In another exchange, Ditko takes aim at his editor and Spider-Man co-creator, Stan Lee.
“Stan promoting Marvel titles worked more [as Stan] promoting himself. He took advantage of an opportunity and it keeps paying off,” writes Ditko, who cast himself as the opposite of Lee. “Wanting, needing some public recognition status, being a public celebrity, a false ego-building, pandering to others, fans, crowds with interviews, etc., is self-defeating.”
Currie told me that the dozens of letters he exchanged with Ditko offered “plentiful insights” and most ran “contrary to some perceptions of him.”
“He didn’t retreat Salinger-like from the world but had a preferred method of communication that was becoming increasingly outdated in modern times but nonetheless important to him, and he saw no need to change,” Currie wrote. “I would imagine, and hope, that within the reams of correspondence he wrote over his lifetime, there are many more insights yet to be revealed.”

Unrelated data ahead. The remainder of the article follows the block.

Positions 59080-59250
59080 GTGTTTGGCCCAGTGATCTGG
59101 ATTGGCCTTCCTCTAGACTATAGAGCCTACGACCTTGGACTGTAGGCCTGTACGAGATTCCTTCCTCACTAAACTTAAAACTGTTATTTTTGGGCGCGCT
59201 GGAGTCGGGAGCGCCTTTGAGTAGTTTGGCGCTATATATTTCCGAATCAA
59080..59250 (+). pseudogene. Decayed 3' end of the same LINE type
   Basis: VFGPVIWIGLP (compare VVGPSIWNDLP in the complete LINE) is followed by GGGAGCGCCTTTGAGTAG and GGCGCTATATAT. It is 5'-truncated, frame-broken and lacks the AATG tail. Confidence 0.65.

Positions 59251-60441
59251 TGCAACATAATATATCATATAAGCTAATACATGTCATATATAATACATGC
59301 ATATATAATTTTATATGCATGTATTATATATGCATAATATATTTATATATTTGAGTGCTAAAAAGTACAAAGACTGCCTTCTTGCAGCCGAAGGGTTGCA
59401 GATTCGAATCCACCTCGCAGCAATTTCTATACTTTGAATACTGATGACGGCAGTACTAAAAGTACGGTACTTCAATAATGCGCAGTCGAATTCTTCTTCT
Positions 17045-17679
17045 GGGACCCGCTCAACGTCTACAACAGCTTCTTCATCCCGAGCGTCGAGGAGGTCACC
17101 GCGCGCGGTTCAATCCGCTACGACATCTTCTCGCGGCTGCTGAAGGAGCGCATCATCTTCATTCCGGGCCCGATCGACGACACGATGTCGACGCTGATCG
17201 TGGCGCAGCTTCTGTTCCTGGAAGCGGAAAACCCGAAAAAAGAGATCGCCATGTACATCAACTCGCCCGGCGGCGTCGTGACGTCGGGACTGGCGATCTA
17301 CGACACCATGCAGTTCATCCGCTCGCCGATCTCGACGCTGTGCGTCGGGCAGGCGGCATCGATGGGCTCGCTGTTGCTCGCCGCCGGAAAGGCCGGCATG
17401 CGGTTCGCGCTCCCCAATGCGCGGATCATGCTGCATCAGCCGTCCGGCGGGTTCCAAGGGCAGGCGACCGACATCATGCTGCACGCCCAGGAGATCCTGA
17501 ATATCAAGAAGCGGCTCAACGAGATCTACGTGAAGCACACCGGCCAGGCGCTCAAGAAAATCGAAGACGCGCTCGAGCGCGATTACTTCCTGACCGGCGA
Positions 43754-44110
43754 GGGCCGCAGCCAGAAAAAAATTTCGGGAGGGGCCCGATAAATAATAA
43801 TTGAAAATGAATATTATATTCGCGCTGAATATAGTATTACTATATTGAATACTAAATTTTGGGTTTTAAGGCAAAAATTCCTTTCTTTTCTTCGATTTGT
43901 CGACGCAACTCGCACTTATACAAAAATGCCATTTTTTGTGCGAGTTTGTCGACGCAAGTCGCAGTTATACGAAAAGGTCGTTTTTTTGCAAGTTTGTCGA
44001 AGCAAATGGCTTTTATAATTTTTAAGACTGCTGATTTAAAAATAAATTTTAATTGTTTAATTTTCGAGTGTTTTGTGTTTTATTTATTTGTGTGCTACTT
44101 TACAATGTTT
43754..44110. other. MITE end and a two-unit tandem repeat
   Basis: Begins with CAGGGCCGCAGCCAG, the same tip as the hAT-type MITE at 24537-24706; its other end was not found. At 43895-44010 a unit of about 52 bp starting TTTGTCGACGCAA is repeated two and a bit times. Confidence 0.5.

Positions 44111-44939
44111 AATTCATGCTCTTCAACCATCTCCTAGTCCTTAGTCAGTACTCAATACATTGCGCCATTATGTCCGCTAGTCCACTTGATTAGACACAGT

Such a collection would be difficult to make encyclopedic, since Ditko wrote so much and didn’t keep copies of his letters.
“You have to understand that he probably wrote many hundreds of letters every year, amounting to many thousands over the decades. Where would he store them all?” said Ditko’s nephew, Mark S. Ditko. “I know one person that exchanged around 1,500 letters back and forth with him. That’s only one person.”